Thursday, May 20, 2010

Citibank Australia: ATM card charges for foreign transactions? Sheesh.

Today I received in my email inbox a reminder to get and put in my documentation for the Citibank Plus Transaction Account.

Sure. But on closer notice, I realised that there were fees for using my ATM citibank card/visa debit even in international Citibank ATMS. I could understand that for just normal retail foreign transactions.

But even for withdrawals at international Citibank ATMs?

I'm like, what the?

I am so not going to bother with the application.

I'll just use my Malaysian Citibank visa debit card for transactions with them in Australia. If ever.

I had a friend who saw my Malaysian citibank in my purse earlier. and remarked, "hei, that's a Citibank Visa Debit card!" Yeah, it is. Everything's the same. Everything from the blue design to even the logo.

Except that the Malaysian Citibank Visa Debit cards are able to accumulate reward points (for items!) and its free wherever it is used in ANY Citibank automatic teller machine ANYWHERE in the world.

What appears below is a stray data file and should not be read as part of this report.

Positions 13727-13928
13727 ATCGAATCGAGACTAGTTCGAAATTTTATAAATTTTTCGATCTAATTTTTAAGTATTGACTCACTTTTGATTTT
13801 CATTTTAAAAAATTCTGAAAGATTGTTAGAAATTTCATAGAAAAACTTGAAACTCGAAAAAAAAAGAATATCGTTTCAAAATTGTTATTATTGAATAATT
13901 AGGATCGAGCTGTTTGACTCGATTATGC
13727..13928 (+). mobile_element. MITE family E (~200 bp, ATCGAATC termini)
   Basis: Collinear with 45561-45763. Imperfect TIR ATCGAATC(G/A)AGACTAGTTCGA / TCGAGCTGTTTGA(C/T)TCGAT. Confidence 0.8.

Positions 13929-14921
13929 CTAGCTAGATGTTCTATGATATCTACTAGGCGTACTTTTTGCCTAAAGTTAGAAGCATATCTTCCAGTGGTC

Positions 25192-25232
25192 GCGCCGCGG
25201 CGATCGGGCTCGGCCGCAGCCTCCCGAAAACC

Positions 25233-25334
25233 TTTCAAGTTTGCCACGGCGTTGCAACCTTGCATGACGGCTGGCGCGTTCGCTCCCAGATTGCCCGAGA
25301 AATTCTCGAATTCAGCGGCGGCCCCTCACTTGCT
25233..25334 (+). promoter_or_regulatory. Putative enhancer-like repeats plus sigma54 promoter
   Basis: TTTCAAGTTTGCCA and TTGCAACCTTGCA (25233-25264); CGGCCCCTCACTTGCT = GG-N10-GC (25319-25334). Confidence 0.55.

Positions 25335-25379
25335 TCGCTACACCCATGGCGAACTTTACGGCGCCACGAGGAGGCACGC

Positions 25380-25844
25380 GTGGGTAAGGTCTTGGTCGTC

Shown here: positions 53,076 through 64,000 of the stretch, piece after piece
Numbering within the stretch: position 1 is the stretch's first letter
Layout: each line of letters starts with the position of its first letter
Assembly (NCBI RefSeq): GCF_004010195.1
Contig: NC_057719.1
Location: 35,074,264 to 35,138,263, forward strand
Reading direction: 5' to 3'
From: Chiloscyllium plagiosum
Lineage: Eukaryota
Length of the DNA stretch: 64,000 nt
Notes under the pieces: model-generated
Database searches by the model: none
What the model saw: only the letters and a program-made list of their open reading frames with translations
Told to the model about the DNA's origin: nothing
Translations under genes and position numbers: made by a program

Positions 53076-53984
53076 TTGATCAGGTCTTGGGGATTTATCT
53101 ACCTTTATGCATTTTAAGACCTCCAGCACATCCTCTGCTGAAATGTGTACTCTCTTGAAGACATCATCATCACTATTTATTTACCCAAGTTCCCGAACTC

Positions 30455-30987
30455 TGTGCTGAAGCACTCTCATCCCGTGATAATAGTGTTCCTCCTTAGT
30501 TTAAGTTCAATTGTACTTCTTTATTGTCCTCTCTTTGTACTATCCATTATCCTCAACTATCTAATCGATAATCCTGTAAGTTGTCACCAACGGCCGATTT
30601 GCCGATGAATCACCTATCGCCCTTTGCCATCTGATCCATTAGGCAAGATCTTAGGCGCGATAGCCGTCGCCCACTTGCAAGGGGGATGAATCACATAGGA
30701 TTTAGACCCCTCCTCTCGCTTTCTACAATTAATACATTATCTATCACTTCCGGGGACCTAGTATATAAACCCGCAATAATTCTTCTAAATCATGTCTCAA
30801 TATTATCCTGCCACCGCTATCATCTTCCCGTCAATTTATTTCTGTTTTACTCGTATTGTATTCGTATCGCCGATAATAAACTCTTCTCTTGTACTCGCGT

By right, if Citibank ATMS are used in any Citibank ATM anywhere in the world, it SHOULD be free. This is just too much!

Monday, May 10, 2010

Australia: Citibank Plus Transaction Account.

I just applied for a Citibank Plus Transaction Account.

Not only is it fee-free, but there is no minimum deposits,
it is
- $0 monthly fee
- No minimum deposit
- Unlimited free transactions
- Free Citibank Global Transfers (not to Malaysia though!)
- Unlimited free ATM withdrawals at any Westpac, St George*, Bank SA or Citibank ATM in Australia
- Visa Debit Card for online, domestic and overseas purchases
- and Cheque book access!

I was actually thinking of doing the ING Direct Visa Debit card,
but Citibank is so much more recognised than any other local bank!

 Go Figure.

Monday, April 19, 2010

What is Spruiking?

Spruiking is the act of standing in a public area (usually outside the related store) and advocating (quite loudly) the offers and bargains to be found inside (usually with the aid of a megaphone).